CRESTVIEW HILLS, Ky. - A third Final Four championship in four years.
That’s the prize the Thomas More College women’s basketball team is seeking this weekend in the NCAA Division III tournament in Rochester, Minnesota.
The 30-1 Saints, winners in 2015 and 2016, play last year’s champion, 31-0 Amherst, in a 6 p.m. Friday semifinal.
The Saints are on a 29-game winning streak led by senior guard Abby Owings from Simon Kenton High School and junior guard Madison Temple from Anderson High School.
Owings was named a Division III All-American this week by the Women’s Basketball Coaches Association. She averages 14.9 points per game while shooting 44.8 percent from the field and 45.4 percent from behind the arc.
Temple, the Player of the Year in the Presidents Athletic Conference, was named All-America honorable mention. She averages 18.1 points and 7.0 rebounds per game while shooting 56.6 percent from the field. Temple led the PAC in 3-point percentage (46.2), free-throw percentage (88.1), assists (5.4 pg) and assist/turnover ratio (2.9).
Senior Nikki Kiernan from NewCath, a three-year starter, averages 11.4 points per game and splits time at forward with sophomore Emily Schultz from Bishop Brossart (9.5 ppg) and junior Shelby Rupp from Batesville (6.7 ppg). Combined, they average 27.6 points and 11.8 rebounds per game. Freshman Hayden White from Milford (3.0 ppg) starts at center.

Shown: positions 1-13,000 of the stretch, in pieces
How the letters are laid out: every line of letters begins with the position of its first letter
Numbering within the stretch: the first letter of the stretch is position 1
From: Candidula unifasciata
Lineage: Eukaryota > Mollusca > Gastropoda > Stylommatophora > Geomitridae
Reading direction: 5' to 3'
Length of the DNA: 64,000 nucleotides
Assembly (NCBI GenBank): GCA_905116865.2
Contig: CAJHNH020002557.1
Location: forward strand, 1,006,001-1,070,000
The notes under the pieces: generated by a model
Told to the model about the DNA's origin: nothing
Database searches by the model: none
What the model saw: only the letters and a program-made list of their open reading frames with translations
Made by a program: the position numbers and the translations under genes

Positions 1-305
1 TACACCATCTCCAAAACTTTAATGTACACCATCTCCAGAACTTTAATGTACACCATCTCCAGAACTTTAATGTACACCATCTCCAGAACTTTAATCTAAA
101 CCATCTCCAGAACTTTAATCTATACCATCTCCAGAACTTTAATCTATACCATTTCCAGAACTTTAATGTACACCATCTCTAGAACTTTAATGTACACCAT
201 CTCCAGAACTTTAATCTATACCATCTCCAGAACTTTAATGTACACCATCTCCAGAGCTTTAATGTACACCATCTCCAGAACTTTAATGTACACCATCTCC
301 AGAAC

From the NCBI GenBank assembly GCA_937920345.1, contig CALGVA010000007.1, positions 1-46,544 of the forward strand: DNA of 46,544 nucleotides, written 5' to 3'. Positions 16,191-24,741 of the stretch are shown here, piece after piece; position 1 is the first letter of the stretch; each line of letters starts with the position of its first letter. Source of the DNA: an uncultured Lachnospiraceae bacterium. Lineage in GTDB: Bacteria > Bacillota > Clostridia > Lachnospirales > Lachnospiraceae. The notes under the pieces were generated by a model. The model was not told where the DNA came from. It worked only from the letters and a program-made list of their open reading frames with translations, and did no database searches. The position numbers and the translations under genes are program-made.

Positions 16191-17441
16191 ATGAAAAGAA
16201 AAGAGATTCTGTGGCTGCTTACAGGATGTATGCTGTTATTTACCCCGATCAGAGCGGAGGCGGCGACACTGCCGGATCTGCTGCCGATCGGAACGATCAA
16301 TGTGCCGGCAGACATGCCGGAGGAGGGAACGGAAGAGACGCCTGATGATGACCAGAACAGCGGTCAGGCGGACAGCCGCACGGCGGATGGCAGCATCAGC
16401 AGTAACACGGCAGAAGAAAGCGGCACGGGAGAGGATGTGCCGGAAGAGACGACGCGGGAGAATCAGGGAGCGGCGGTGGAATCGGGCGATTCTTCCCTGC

This is a balanced team in its second season without superstar Sydney Moss, the three-time Division III Player of the Year who led the Saints to their past Final Four victories and two undefeated seasons.
In 2016, the NCAA ordered Thomas More to vacate its 2015 national championship after ruling that Moss was ineligible for that season. The NCAA found that Moss received an illegal benefit because a part-time assistant coach and family friend allowed her to live with his family for eight months while she recovered from knee surgery.
At the time, Thomas More president David Armstrong said the penalty resulted from "the honest though mistaken belief" that the coach’s long-time, mentor-mentee relationship with Moss excluded their housing arrangement from being an NCAA violation.